REAL KIDS • REAL PLACES AMERICA’S NATIONAL MYSTERY BOOK SERIES
One Enormous Engine
One “Kids Only” Sleeping Car
One Cute Red Caboose
Miles of Runaway Track
And a Mystery Across America!
C A R O L E
M A R S H
Great Train Mystery
Copyright ©2012 Carole Marsh/Gallopade International/Peachtree City, GA All rights reserved. First Edition Ebook edition Copyright ©2012 Carole Marsh Mysteries™ and its skull colophon are the property of Carole Marsh and Gallopade International. Published by Gallopade International/Carole Marsh Books. Printed in the United States of America. Editor: Janice Baker Assistant Editor: Gabrielle Humphrey Cover Design: Vicki DeJoy Content Design: Randolyn Friedlander Gallopade International is introducing SAT words that kids need to know in each new book that we publish. The SAT words are bold in the story. Look for each word in the special SAT glossary. Happy Learning!!
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Promo What Summit? “Hey, what’s up, sis?” Grant asked his older sister Christina. He plopped down next to her on the hotel bed. The sudden movement of the bouncy mattress sent Christina’s laptop dancing. She caught it just before it hit the floor. “Grant, please don’t do that!” she pleaded. “Whoa, that was close!” Grant exclaimed. The air conditioner sensed the rising temperature in the room and came to life. It blew cool air into their hotel suite. The floorlength curtains billowed in and out in a slow, rhythmic dance, occasionally revealing the busy Washington, D.C., street corner outside their hotel. 11
“What are you reading anyway?” he asked. Christina was getting annoyed. She looked hard at her little brother. His curly blond hair was already getting long. Summer was halfway through, and they hadn’t set foot in their local hair salon in over a month. “You’re being nosy again, Grant,” she said matter-of-factly. Christina turned her attention back to the screen. She wore her long, brown hair pulled back loosely in her favorite clip. She blew a stray hair off her face. Grant really didn’t like being called “nosy” by his sister, but he couldn’t help it. He just had to know. “Graaant, I know you’re trying to read over my shoulder. If you don’t stop it, I’m telling Mimi,” Christina warned. Grant stood up. “If you’d just tell me, you wouldn’t have to tell on me,” he suggested, laughing at his play on words. “Gosh, you’re persistent!” Christina exclaimed. Mimi was on her cell phone, pacing the floor between their adjoining hotel rooms. 12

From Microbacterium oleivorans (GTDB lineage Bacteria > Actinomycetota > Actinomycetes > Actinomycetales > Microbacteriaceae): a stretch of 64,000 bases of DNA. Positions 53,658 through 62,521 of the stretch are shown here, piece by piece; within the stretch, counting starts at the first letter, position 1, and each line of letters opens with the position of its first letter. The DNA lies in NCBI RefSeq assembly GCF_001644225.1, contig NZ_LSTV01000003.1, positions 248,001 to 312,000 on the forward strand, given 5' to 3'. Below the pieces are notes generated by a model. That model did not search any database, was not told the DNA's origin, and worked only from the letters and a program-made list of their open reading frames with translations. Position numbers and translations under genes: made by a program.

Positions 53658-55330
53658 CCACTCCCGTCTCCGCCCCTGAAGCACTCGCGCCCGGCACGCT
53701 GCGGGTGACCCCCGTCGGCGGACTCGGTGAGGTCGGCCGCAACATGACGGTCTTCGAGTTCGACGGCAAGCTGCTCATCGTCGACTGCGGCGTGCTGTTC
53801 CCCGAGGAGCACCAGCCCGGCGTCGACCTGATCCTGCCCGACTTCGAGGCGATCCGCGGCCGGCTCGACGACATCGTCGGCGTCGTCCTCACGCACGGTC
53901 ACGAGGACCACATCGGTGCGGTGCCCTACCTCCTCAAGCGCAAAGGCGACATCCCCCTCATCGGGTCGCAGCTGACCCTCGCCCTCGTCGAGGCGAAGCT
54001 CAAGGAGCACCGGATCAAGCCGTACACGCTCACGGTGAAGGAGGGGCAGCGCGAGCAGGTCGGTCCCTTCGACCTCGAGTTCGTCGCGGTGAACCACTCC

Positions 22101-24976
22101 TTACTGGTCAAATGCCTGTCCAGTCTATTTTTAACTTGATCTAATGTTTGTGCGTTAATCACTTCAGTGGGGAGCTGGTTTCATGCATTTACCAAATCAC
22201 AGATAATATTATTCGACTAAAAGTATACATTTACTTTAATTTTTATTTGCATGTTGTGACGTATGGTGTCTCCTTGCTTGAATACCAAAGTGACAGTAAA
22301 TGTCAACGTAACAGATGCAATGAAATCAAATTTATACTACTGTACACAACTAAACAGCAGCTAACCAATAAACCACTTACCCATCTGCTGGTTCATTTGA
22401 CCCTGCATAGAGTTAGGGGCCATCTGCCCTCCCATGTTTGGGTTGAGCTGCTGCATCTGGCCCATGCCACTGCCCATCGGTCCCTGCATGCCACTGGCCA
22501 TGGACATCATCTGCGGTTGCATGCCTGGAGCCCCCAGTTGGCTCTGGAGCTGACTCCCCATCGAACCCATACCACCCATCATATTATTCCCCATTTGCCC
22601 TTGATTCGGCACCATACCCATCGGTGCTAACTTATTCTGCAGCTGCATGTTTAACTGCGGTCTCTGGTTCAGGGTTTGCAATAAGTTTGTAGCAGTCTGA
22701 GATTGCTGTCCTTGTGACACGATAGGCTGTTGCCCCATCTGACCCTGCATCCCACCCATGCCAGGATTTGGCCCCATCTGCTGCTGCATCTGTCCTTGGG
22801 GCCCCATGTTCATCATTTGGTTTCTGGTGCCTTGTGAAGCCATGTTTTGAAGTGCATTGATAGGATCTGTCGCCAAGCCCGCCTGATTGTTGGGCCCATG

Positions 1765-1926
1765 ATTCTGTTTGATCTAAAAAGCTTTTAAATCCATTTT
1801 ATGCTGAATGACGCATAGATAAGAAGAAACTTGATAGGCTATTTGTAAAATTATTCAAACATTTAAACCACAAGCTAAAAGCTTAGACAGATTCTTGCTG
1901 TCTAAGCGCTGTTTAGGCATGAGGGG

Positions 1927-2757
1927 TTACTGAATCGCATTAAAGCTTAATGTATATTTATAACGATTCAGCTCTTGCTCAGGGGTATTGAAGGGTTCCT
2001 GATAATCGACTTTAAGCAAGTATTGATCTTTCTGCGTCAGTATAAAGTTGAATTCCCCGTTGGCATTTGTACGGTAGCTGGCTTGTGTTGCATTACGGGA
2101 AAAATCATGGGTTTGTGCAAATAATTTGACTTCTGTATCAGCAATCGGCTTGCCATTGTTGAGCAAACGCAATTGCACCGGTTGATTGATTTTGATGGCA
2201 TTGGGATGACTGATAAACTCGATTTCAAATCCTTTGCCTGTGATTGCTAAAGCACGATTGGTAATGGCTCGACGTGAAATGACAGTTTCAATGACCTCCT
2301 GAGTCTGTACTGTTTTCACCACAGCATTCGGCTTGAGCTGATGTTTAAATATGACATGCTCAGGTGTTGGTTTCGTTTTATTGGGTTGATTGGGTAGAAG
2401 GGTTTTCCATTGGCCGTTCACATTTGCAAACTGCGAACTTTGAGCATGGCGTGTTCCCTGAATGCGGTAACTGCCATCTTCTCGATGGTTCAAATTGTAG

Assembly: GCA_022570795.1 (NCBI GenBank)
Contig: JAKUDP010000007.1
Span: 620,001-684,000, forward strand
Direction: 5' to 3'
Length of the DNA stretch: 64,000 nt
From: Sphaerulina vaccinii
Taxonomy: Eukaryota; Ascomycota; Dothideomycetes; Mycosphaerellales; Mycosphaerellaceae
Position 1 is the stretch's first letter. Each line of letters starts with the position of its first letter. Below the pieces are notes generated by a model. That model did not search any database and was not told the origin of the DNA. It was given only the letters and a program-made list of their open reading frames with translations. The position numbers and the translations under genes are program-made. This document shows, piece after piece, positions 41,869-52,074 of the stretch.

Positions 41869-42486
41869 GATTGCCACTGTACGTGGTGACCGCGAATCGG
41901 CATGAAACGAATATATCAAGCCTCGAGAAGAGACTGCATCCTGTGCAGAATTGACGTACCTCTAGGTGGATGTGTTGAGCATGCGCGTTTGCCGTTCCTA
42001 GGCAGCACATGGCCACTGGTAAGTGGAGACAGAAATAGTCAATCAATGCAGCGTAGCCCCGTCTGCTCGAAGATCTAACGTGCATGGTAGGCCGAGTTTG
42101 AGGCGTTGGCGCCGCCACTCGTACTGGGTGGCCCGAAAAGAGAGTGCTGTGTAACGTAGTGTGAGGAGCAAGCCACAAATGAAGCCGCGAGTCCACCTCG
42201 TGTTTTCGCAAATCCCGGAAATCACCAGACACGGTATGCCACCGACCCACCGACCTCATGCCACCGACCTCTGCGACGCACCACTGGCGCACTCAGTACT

“Yes, I understand. Union Station. 8 p.m.” Mimi snapped her cell phone shut and smiled. “Children, I just got off the phone with Papa’s good friend, John Goodfellow. His steam train, The General, is being readied for our crosscountry departure this very evening!” Mimi and Papa, Grant and Christina’s grandparents, often invited them on special trips like this one. Papa would fly them all over the place in his red-and-white airplane, the Mystery Girl, so Mimi, a children’s mystery writer, could do research for her books. But this vacation would be very different! “Wait, Mimi!” Christina interrupted. “So this isn’t just any old museum train? This is a real-live working train? And we’re crossing the country in it?” “To just outside Promontory Summit, Utah!” Mimi answered. “Promo what Summit?” Grant asked. “Promontory Summit,” Mimi repeated. “Mr. Goodfellow heard I was writing a children’s mystery on the history of the railway and Westward Expansion in the United States,” Mimi explained. “He just offered to 13
let us take his train across the country. And what better way to gather research, right? I think it’s a fabulous idea, and so does Papa!” “We get to experience what it must have been like over one hundred years ago, traveling west across the country in a real steam train!” Christina exclaimed. “If only we could meet real cowboys and Indians from the Wild West!” Grant shouted. “And even go on a real cattle drive!” Mimi smiled. “Riding the cattle trails was hard work—and dangerous. Even so, the journals left behind by real cowhands all seemed to say the same thing—that they couldn’t imagine doing anything else!” Christina was thoughtful. “When trains began transporting cattle long distances, was that the end of the long cattle drives?” “That,” Mimi agreed, “and the fact that ranchers on the Great Plains began fencing in their property with barbed wire to control where their cattle grazed. The open range was becoming, well, not-so-open, and access to the cattle trails was cut off.”